Saturday, January 14, 2012

Some Odds and Ends

Great Quote of the Day:
'Whatever you give a woman, she will make greater. If you give her sperm, she'll give you a baby. If you give her a house, she'll give you a home. If you give her groceries, she'll give you a meal. If you give her a smile, she'll give you her heart.
She multiplies and enlarges what is given to her. So, if you give her any crap, be ready to receive a ton of sh**.'

Seattle's book maven and star librarian has come into some controversy for partnering with Amazon to reissue some out of print books. I think it is a tempest in a teapot, myself, but here's the skinny from Shelf Awareness:

Nancy Pearl, the former librarian and bookseller, author of the Book
Lust series, NPR book commentator and champion of reading, libraries and
independent bookstores, is launching the Book Lust Rediscoveries series with

The series of about six books a year will consist of Pearl's favorite
out-of-print books that will be available "in print editions via and as audiobooks via and, at
bookstores, wholesalers and libraries nationwide and as eBooks in the
Kindle Store," Amazon said. The company's statement had no information
on how non-Amazon outlets might be able to obtain the printed versions
of the books. The books will include introductions by Pearl, a list of
discussion questions for book groups and suggestions for similar titles.

Pearl will donate part of the proceeds from the books' sales to the
Nancy Pearl Endowment for Public Librarianship at the University of
Washington's Information School. "Helping these wonderful books find new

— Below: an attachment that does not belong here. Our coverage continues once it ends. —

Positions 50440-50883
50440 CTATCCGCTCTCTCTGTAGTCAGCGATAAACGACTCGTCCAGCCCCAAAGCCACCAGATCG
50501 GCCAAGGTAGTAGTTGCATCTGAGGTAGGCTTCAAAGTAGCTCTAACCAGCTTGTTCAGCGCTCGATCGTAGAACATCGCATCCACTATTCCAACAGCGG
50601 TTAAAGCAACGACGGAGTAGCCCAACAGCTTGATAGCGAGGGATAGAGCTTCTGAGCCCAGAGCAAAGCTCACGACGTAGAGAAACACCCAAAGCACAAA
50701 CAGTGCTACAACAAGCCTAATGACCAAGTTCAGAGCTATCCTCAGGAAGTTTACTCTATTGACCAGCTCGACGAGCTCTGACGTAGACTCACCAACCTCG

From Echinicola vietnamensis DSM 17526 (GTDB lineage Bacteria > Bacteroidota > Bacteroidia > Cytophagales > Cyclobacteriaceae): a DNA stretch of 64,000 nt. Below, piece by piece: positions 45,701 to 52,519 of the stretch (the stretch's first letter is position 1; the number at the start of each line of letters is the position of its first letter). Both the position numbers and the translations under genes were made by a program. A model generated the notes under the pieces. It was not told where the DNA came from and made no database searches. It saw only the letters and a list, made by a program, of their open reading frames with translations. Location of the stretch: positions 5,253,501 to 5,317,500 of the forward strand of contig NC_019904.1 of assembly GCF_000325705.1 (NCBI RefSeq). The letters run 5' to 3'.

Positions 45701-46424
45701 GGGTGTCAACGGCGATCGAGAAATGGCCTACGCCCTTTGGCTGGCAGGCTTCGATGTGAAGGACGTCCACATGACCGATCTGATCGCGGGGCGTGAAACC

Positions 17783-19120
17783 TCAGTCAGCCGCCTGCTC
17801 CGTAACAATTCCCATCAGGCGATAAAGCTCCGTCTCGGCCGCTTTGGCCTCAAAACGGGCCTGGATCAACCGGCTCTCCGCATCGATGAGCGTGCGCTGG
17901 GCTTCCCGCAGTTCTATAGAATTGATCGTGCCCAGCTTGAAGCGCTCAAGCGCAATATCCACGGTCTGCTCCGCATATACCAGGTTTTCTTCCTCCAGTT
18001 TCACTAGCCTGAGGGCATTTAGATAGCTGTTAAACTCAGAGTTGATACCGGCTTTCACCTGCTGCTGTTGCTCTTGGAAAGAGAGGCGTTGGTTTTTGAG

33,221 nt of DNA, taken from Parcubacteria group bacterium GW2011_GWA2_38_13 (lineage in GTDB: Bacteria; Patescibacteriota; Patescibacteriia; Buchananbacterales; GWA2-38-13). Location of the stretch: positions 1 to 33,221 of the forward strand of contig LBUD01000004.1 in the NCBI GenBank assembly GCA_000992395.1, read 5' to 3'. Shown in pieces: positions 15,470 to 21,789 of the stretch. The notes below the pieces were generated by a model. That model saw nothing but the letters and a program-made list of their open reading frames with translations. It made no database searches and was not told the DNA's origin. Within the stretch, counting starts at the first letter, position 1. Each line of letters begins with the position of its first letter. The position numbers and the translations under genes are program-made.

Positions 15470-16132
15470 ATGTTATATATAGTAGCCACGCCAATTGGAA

readers is, for me, a joy and a delight," Pearl said, adding that she
has received many requests from readers who found some of her
recommended titles--a significant number of which are
out-of-print--difficult to find.

The first two titles in the series are:

* A Gay and Melancholy Sound by Merle Miller, to be published April 3.
("Joshua Bland tells the story of his life growing up in small-town Iowa
as a child prodigy to his career as a theater producer and his most
recent divorce: a life marked by a failure to love and be loved.")
* After Life by Rhian Ellis, which appears June 5. ("A charming novel
that's part psychological thriller, partly a story of mothers and
daughters, and partly something entirely original.")

The move has shocked some people in the industry. The Stranger, the
Seattle website, outlined why:
"Pearl built her fame on a career at Seattle Public Library and through
partnerships with local bookstores. Many of the local librarians and
independent booksellers who supported her can't stand, which
means that things could get a little awkward around here real soon."

And here's a charming video of what books do at night, when the library or bookstore is's a book ballet!

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